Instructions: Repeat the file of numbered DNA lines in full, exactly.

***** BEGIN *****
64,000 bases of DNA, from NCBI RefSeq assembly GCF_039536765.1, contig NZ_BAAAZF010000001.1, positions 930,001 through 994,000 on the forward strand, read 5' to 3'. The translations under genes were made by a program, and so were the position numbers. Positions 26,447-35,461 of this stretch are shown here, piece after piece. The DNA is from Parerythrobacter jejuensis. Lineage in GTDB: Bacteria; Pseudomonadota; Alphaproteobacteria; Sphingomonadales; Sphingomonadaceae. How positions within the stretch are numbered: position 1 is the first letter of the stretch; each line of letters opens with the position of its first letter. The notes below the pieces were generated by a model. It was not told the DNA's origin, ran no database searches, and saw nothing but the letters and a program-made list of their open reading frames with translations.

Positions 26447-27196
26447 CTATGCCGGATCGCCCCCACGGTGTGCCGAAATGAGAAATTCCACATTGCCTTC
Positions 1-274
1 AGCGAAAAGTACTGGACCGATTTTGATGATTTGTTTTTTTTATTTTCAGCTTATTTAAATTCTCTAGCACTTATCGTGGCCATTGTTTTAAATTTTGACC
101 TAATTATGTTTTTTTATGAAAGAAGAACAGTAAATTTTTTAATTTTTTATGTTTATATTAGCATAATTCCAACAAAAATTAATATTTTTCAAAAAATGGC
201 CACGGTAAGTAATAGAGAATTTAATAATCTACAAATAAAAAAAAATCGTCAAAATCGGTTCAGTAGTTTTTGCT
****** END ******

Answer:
64,000 bases of DNA, from NCBI RefSeq assembly GCF_039536765.1, contig NZ_BAAAZF010000001.1, positions 930,001 through 994,000 on the forward strand, read 5' to 3'. The translations under genes were made by a program, and so were the position numbers. Positions 26,447-35,461 of this stretch are shown here, piece after piece. The DNA is from Parerythrobacter jejuensis. Lineage in GTDB: Bacteria; Pseudomonadota; Alphaproteobacteria; Sphingomonadales; Sphingomonadaceae. How positions within the stretch are numbered: position 1 is the first letter of the stretch; each line of letters opens with the position of its first letter. The notes below the pieces were generated by a model. It was not told the DNA's origin, ran no database searches, and saw nothing but the letters and a program-made list of their open reading frames with translations.

Positions 26447-27196
26447 CTATGCCGGATCGCCCCCACGGTGTGCCGAAATGAGAAATTCCACATTGCCTTC
Positions 1-274
1 AGCGAAAAGTACTGGACCGATTTTGATGATTTGTTTTTTTTATTTTCAGCTTATTTAAATTCTCTAGCACTTATCGTGGCCATTGTTTTAAATTTTGACC
101 TAATTATGTTTTTTTATGAAAGAAGAACAGTAAATTTTTTAATTTTTTATGTTTATATTAGCATAATTCCAACAAAAATTAATATTTTTCAAAAAATGGC
201 CACGGTAAGTAATAGAGAATTTAATAATCTACAAATAAAAAAAAATCGTCAAAATCGGTTCAGTAGTTTTTGCT